Love your liver

Sussex Life Health Column, May issue

Too many of us take our livers for granted, but are we taking our lives for granted too? Dr Jeremy
Tibble, a gastroenterology consultant, writes about the link between alcohol consumption and
liver disease.

The liver is the largest solid organ in the body and carries out many vital functions. It plays a key role
in eliminating harmful biochemical waste, detoxifying certain drugs and environmental toxins, as
well as being the only organ in the body that is able to metabolise alcohol.

Of all the organs in the body the liver has the greatest capacity for regeneration, which can mean
that damage to it can go undetected only to be discovered when blood tests are done to investigate
other conditions. By the time symptoms become apparent, patients often have advanced liver
damage known as cirrhosis. This is caused by ongoing inflammation to the liver that results in
scarring and may be caused by a variety of conditions including viral hepatitis (hepatitis B and C),
autoimmune inflammatory conditions and genetic metabolic disorders. However, all too commonly
the cause of cirrhosis is prolonged excessive consumption of alcohol, a condition that is on the

A study conducted by the National End of Life Care Intelligence Network in March 2012 concluded
that liver disease is responsible for 2% of deaths in the UK and that alcoholic liver disease accounted
for well over a third of these cases. More than 1 in 10 deaths of people in their 40s are from liver
disease, the majority of which are alcohol related. This high number of deaths caused by alcohol is
part of an upward trend, with a 25% rise since 2001. The increase can be linked to poor lifestyle
choices and patterns of excessive drinking, frequently in people who are unaware of their excessive
consumption which forms part of their normal daily routine. Feeling fine does not mean that
damage to the liver is not happening.

The recommended guidance on daily alcohol consumption is three to four units for men and two to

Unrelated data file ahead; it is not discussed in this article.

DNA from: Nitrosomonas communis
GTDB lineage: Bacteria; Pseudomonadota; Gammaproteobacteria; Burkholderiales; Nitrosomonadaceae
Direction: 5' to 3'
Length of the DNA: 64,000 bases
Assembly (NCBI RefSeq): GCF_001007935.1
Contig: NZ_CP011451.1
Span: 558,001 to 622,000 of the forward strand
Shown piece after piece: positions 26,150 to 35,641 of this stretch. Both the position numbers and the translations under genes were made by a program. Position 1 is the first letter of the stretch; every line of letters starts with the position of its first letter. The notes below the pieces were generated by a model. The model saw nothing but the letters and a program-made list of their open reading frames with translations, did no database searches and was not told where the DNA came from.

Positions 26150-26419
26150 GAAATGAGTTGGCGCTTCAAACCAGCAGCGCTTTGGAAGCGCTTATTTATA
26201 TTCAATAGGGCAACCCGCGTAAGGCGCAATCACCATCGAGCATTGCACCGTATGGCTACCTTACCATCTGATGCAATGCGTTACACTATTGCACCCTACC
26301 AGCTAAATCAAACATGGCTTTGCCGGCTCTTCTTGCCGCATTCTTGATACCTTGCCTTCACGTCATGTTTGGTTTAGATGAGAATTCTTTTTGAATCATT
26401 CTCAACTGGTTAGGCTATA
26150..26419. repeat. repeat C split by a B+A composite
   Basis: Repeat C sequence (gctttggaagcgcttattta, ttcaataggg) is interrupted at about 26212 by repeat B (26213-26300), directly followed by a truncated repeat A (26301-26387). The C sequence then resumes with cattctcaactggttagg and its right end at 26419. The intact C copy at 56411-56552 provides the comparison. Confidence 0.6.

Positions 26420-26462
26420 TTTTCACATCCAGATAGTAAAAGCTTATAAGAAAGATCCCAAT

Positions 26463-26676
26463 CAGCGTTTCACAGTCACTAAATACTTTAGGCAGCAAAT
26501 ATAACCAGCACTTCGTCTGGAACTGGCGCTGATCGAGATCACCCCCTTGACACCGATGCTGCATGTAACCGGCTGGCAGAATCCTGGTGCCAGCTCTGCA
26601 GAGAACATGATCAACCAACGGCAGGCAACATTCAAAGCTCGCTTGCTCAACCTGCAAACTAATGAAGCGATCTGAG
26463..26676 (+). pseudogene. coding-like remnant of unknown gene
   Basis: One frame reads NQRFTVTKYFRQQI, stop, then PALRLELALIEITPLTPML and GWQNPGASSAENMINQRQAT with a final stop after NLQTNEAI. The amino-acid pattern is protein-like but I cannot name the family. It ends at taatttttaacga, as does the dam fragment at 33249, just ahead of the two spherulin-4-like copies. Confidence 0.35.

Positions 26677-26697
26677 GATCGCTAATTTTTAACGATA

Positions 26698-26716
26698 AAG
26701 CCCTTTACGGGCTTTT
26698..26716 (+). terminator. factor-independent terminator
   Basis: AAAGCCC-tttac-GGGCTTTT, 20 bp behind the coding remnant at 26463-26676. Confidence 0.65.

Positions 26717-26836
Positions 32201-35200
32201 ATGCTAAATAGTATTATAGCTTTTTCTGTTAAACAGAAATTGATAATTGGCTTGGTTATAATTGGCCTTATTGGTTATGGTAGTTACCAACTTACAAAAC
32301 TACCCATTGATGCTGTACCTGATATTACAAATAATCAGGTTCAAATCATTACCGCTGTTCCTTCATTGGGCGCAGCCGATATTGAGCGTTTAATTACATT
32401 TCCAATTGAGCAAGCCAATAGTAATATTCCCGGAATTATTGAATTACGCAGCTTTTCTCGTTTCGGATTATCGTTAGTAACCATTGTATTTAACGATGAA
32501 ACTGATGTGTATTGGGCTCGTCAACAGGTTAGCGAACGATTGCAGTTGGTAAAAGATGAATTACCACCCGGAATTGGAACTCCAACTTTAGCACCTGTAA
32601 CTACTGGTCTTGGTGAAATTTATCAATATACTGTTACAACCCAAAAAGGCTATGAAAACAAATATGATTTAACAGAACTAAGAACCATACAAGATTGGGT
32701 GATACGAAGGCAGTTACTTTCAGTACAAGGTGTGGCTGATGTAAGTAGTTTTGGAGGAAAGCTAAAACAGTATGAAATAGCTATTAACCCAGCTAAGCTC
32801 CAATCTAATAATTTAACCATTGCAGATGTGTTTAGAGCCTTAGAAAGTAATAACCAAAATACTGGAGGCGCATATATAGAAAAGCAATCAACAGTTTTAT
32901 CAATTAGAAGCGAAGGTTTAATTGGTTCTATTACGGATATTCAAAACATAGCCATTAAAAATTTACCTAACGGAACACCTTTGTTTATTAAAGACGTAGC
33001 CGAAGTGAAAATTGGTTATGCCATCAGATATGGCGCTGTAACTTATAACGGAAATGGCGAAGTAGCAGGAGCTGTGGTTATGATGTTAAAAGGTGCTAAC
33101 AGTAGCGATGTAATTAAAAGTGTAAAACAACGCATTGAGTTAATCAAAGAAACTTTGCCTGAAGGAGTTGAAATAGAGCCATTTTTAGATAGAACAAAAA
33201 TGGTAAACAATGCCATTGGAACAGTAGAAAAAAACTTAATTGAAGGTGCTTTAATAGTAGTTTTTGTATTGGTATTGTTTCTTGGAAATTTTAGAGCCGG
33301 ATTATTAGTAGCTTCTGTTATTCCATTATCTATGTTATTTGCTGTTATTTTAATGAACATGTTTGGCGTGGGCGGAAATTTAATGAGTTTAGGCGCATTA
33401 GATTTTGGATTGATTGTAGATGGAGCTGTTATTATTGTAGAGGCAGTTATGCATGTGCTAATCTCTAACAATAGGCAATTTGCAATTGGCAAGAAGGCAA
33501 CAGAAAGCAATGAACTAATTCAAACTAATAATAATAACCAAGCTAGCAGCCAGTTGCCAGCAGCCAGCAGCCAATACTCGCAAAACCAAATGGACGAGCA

three for women. Many people drink well above this amount without realising they have a problem.
With increasing strength of wine and beer it is easy to consume in excess of a safe limit. To put this
into context one unit is the equivalent of one 25ml single measure of whisky (ABV 40%), a third of a
pint of beer (ABV 5-6%) or half a standard medium (175ml) glass of red wine (ABV 12%). It is not
possible to store up units over the week, so binge drinking at weekends is more damaging to the
liver than regular consumption on a daily basis.

The early symptoms of liver disease can include loss of appetite, weight loss and a lack of energy,
while in its most severe form patients may present with jaundice, an excessive accumulation of fluid
in the abdomen (ascites), easy bruising, vomiting of blood and episodes of confusion. Progression of
alcohol related liver disease may, in the early stages, be halted and even in the latter stages be
significantly slowed by abstinence from alcohol, a pre-requisite to be considered for liver
transplantation which remains the only option for preventing death in patients with progressive end
stage liver disease.

The key message is to consider how much you are drinking and be honest about the need you feel to
drink on a daily basis. Small changes to your drinking habits will for most people result in drinking
safely while being able to continue to enjoy a social drink. Your GP will be able to help and support
you if you are concerned about your liver or drinking habits.

Dr Jeremy Tibble is a gastroenterology consultant at the Montefiore Hospital in Hove. For further
information please call 01273 828120 or visit

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